S8 handling criticised again

Handling of S8 medicines has again been highlighted by the Victorian Pharmacy Authority in its latest circular

“Poor record keeping of transactions of Schedule 8 poisons identified during inspections has continued to be the major reason for the Authority to convene panel hearings in recent months,” the Authority noted.

It cited two June 2016 panel hearings into allegations that licensees had failed to meet their responsibilities.

In the first case, a proprietor was found to have failed to comply with the Act and/or there was a failure of good pharmaceutical practice at the premises due to, “a failure to ensure that records of all transactions in Schedule 8 poisons showed the true and accurate balance of each Schedule 8 poison remaining in their possession after each transaction.”

The hearing also found “a display of Schedule 3 poisons containing codeine that did not meet the requirements of the Authority’s Guidelines”.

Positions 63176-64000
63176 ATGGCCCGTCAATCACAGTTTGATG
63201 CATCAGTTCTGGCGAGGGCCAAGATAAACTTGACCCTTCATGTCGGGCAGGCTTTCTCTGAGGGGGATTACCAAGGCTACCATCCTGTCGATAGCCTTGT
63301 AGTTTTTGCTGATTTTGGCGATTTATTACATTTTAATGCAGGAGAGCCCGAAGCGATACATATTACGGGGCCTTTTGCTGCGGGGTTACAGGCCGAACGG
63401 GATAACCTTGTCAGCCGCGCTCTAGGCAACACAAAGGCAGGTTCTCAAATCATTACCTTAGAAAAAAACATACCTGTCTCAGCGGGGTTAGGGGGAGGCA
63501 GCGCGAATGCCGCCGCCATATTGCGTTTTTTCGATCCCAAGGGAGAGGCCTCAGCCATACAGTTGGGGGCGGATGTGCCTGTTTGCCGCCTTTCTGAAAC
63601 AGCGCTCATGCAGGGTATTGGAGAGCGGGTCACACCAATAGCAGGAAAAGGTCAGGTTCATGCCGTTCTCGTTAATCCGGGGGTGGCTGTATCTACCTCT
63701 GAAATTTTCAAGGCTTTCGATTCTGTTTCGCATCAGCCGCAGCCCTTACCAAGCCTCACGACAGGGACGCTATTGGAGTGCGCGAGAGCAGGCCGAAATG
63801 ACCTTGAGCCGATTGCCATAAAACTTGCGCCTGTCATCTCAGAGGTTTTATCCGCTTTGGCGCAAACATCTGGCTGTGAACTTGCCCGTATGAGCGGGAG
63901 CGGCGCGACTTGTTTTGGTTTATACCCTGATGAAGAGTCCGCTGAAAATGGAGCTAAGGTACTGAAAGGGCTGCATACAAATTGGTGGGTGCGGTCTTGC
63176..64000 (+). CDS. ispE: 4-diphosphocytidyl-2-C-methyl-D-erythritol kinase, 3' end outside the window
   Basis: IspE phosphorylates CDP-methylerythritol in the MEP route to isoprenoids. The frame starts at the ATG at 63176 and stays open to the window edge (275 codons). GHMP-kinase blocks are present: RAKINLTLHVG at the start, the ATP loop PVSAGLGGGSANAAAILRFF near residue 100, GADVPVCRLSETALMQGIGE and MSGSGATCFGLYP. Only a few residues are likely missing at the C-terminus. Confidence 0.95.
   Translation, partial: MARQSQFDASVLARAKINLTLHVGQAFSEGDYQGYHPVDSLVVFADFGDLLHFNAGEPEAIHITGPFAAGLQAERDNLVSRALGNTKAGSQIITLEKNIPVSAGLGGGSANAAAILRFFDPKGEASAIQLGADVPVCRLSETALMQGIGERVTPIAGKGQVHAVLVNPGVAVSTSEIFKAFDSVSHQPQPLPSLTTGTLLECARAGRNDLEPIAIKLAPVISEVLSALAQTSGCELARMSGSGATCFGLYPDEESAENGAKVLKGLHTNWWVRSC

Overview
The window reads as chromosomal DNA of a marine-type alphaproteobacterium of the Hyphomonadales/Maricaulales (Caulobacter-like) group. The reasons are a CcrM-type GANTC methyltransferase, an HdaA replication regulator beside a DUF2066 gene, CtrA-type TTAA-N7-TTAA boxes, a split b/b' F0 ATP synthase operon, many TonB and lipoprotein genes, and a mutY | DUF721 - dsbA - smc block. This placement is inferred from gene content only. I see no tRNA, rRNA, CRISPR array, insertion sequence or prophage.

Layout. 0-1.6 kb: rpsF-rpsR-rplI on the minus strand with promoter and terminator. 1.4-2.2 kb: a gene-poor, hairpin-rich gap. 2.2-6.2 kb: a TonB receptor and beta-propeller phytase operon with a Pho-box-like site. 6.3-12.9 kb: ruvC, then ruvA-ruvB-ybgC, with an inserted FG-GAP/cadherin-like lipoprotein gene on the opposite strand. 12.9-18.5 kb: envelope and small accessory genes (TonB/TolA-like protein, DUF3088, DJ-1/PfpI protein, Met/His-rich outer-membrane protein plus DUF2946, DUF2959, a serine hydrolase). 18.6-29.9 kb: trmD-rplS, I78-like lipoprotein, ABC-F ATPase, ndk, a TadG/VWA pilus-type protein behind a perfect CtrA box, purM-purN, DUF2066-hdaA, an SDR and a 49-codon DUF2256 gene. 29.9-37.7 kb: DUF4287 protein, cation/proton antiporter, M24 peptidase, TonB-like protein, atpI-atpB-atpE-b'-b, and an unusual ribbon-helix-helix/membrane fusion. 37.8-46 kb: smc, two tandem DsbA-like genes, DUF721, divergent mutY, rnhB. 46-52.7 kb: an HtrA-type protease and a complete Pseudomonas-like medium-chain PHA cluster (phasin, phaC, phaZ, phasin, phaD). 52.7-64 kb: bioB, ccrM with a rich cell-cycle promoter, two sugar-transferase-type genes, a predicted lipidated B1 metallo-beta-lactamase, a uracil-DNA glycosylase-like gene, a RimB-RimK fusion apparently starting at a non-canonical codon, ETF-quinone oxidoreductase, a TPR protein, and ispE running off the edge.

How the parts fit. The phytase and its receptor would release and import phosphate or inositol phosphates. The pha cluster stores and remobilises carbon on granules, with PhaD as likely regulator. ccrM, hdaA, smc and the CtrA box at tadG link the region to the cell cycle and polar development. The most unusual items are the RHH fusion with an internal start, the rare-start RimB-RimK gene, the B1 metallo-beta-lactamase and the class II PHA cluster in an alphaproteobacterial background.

The second case involved both of these problems as well as a display of S2 products outside of the professional services area; the omission of displays of the proprietor’s name, the name of the pharmacist-in-charge and the name of the duty pharmacist; and unsatisfactory arrangements for the disposal of confidential client information.

Both proprietors were cautioned.

In July, the Authority had warned that some pharmacists were treating their obligations in safe handling and recording of S8 medicines with “contempt”.

“Professional privileges granted to pharmacists confer a fundamental duty on everyone to be responsible and accountable in managing all therapeutic goods,” PSA national vice president Michelle Lynch said at the time.

However, AJP readers reacted to the July reminder with concern, with one pointing out that “no mention is made of the fact that most pharmacists’ handling of S8’s is watertight.”

“Again, much criticism, little praise for a job mostly very well done under difficult conditions, and hardly any assistance in the few cases where improvement is required,” they wrote.

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